As it is, the highest estimate I’ve seen puts fluent speakers of Esperanto (by far the most popular IAL) at around 2,000,000– scattered throughout the world, but I believe mainly in Europe and China. What are the chances, if I put forth all that effort needed to learn it, that I would ever encounter a fellow speaker outside of artificial environments like internet forums and gatherings of Esperantists? Nearly zero. That makes it not so much a way of communicating as a hobby.

    At the same time, our rational person can look at learning English, and say “Wow, if I learn English, I can talk to people everywhere! And it will help my career and help me appreciate movies and television, give me access to more things to read,” etc. It may not be the easiest language to learn, but at the end of the day, every language is seriously difficult, and the immense investment of time demands some kind of return. I think for Esperantists, they do it out of some mix of idealism, enthusiasm for linguistics and language learning, and the esoteric appeal/community surrounding it. Just like Interlingua and Volapük before it.

    But there will never be enough enthusiasts to reach that critical mass, and if history continues as it has, there will always be a lingua franca which the average rational person can use to expand his cultural reach.

  5. English is quickly becoming that language. There are already more people on the planet who speak English as a second language than native English speakers.

    Thom is right; you can blame cultural imperialism if you like, but most people are just being pragmatic. It’s incredibly useful to be able to speak English. Next time you travel abroad, look for moments when two people whose native language is not English but is different from each other try to communicate. It’s nearly always the case that they’ll fall back on English…and it usually works.

    Media globalization undoubtedly plays a role, as does the economic influence of western (esp. American) markets.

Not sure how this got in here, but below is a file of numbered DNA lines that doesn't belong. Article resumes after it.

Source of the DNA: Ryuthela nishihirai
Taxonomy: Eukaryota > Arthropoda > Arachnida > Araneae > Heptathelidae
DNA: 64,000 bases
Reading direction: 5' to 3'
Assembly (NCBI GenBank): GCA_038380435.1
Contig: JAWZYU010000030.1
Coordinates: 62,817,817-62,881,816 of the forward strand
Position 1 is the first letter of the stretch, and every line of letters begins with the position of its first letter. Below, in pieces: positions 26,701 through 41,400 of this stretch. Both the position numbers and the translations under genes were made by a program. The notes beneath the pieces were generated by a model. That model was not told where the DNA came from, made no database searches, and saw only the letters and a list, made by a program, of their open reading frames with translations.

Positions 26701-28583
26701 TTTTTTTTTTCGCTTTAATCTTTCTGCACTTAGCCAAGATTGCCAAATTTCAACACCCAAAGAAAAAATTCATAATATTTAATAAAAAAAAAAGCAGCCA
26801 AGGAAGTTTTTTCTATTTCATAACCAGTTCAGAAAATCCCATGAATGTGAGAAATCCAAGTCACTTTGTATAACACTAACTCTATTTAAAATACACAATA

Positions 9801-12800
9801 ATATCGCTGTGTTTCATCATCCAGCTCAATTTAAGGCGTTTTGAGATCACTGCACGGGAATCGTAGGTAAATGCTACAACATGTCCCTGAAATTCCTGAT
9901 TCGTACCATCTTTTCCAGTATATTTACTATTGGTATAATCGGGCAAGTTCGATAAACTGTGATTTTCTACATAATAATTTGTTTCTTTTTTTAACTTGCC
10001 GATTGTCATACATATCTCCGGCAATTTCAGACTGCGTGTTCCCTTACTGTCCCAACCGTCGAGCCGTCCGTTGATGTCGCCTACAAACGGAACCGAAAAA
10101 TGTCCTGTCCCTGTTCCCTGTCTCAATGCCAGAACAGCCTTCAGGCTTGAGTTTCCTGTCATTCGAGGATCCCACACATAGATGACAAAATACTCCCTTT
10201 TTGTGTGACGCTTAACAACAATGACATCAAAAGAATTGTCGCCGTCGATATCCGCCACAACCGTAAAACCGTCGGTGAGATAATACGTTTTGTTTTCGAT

Whether it’s good, bad, or irrelevant, English (or some dialect thereof, as a few people have already noted) is, for a while at least, the global lingua franca.

  6. Given the demand for English teachers in Southeast Asia (China in particular, but also Korea and Viet Nam)I think English will continue to be the default business language and ultimately the dominant language globally. This is certainly not inevitable but it’s where things are trending right now.

    I very seriously doubt that the other ‘imperial’ languages will disappear but they will probably be less common than they are now.

  7. For next time, “Good day” in Czech is “Dobrý deň”.

    Despite the alias, you now know as much Czech as I do. Ethnic Czech though I am, I’m a 4th generation American and speak only English.

    Esperanto-type projects will never work because you can’t just decree that people start using a new language that you just invented. If one ever forms, it will do so organically over time and it won’t be any existing language in its present form.

  8. Seems pretty much inevitable that there will be a universal language. English is certainly the frontrunner, but the eventual endpoint probably wont be all that recognizable as any current language. The interesting question is really how long it will take.

  9. @wet_bread: Global media is definitely a big factor here.

    I remember being in England 23 years ago and having a really awkward conversation with a native Londoner when all he did was ask me what time it was.

    Now, I see American slang on British television all the time. I’m sure it is totally because of American media.

  10. @dougreardon:

    I think sign language is a great idea. I know a lot of people who are teaching it to their kids, though not necessarily in-depth. In one case, it was a way for the kid to ask for milk before he was old enough to speak. For another friend, she taught her daughter some basic signs so they don’t have to yell across a busy playground to communicate. Another great thing about sign language is that it’s equally easy for people to learn no matter what their native language is.